Misgivings about OPM’s Role in ObamaCare

Can the Office of Personnel Management successfully manage the nation’s health care exchanges?

The Affordable Care Act (aka: ObamaCare) requires the establishment and management of insurance “exchanges.” These exchanges will sell health insurance to those who want it, or who want to avoid the consequences of not having health insurance. With millions of potential customers, this is a big job, calling for organizational and planning skills, problem solving, etc. The agency designated for this job is the Office of Personnel Management (OPM).

For years, OPM has been deluged with complaints about the poor service they render to recently retired federal employees. Earlier this year, John Berry, OPM Director, was obliged to testify before committees of both the house and the senate. Overwhelmingly, the concerns have been about the institutional slowness of determining the correct annuity amount, and about the sharply discounted—sometimes more than 50%—interim payments while waiting for the determination. (See The Trouble With OPM)

When Mr. Berry was asked why his employees are able to do only three annuity calculations daily, on average, he said he did not know.* When asked for his plan to improve service, he had nothing to offer.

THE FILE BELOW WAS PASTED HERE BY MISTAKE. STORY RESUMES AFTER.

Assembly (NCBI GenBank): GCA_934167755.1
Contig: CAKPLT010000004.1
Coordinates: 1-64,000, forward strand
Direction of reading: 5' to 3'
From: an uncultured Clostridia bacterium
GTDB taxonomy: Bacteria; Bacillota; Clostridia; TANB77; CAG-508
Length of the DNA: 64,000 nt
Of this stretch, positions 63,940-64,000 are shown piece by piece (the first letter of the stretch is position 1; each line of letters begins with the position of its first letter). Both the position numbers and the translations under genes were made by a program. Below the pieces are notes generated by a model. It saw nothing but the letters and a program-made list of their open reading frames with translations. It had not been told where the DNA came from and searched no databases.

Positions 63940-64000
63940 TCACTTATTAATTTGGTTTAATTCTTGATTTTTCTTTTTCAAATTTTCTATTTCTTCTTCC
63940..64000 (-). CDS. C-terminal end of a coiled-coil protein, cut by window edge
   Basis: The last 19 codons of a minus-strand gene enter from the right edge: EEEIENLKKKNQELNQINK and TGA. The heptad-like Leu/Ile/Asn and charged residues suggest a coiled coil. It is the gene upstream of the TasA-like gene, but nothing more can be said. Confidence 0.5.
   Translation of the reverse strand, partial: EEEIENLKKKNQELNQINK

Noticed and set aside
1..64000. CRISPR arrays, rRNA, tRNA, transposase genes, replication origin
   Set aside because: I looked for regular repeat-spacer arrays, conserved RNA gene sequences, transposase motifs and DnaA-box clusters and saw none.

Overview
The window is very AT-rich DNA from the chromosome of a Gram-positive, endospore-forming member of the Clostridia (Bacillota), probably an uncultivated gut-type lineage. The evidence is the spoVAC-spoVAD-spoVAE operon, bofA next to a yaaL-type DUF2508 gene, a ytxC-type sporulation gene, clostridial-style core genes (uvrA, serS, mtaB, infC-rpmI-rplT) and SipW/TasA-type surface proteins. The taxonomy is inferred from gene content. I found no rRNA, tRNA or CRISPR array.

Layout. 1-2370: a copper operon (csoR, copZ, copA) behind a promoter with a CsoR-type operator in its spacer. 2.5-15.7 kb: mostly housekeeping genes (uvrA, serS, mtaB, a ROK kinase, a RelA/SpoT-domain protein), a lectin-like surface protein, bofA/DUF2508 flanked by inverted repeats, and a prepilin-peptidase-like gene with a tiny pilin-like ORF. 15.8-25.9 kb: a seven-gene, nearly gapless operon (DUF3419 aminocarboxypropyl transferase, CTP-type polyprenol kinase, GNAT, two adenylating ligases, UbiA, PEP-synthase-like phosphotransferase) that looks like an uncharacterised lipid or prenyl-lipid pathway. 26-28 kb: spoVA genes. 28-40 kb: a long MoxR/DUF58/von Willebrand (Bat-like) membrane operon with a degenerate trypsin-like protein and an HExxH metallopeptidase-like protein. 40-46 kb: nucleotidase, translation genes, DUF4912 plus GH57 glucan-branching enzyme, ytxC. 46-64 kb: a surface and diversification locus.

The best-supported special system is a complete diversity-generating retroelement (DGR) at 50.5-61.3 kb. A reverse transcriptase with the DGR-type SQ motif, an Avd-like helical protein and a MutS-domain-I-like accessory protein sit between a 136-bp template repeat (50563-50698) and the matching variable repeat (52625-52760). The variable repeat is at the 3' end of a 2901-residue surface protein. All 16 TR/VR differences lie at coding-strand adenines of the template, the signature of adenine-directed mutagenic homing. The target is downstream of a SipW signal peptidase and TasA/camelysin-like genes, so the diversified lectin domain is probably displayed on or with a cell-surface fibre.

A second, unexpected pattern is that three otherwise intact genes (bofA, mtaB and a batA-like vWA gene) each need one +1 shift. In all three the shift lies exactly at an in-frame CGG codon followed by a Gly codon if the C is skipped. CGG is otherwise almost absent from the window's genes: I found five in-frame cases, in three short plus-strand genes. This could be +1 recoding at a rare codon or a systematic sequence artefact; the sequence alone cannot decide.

After the hearings, Mr. Berry had an epiphany. Give me (whatever) million dollars and I will hire approximately 100 new workers, and then we will be okay. (See Back to the Future: OPM and the Federal Employee Retirement Tsunami)

Well, months ago he got the money, hired the new employees, and now everything is still not okay. The annuity claims backlog stands at 48,323, bad news by any standard. Throwing money at the problem was not, apparently, the answer.

Former OPM director Linda Springer has said that OPM is not up to the job and not structured for a task of this magnitude with the result that the agency would be overwhelmed (See What Impact Will the Health Care Ruling Have on Federal Employees?). Ms. Springer should know, and I would only add that the agency is already overwhelmed and struggling with their existing workload – this new mission can only make it worse. (See OPM Slowly Whittling Away at Retirement Applications)

Can the law be amended? Will Congress decide to place this key, heavy responsibility elsewhere? For the sake of current and future retirees, I fervently hope so!

* There are progressively greater numbers of FERS employees retiring, which means more and more annuity supplements must be calculated. Lacking dedicated software for this, annuity supplement calculations each take two hours. THIS is the problem. Nearly everybody involved with annuity processing at OPM knows this; Mr. Berry’s sworn testimony before Congress indicates he is, apparently, one of the few that does not know.

About the Author

Robert Benson served 35 years in various Federal agencies, as both a management analyst and IT specialist. He is a graduate of Northwestern University.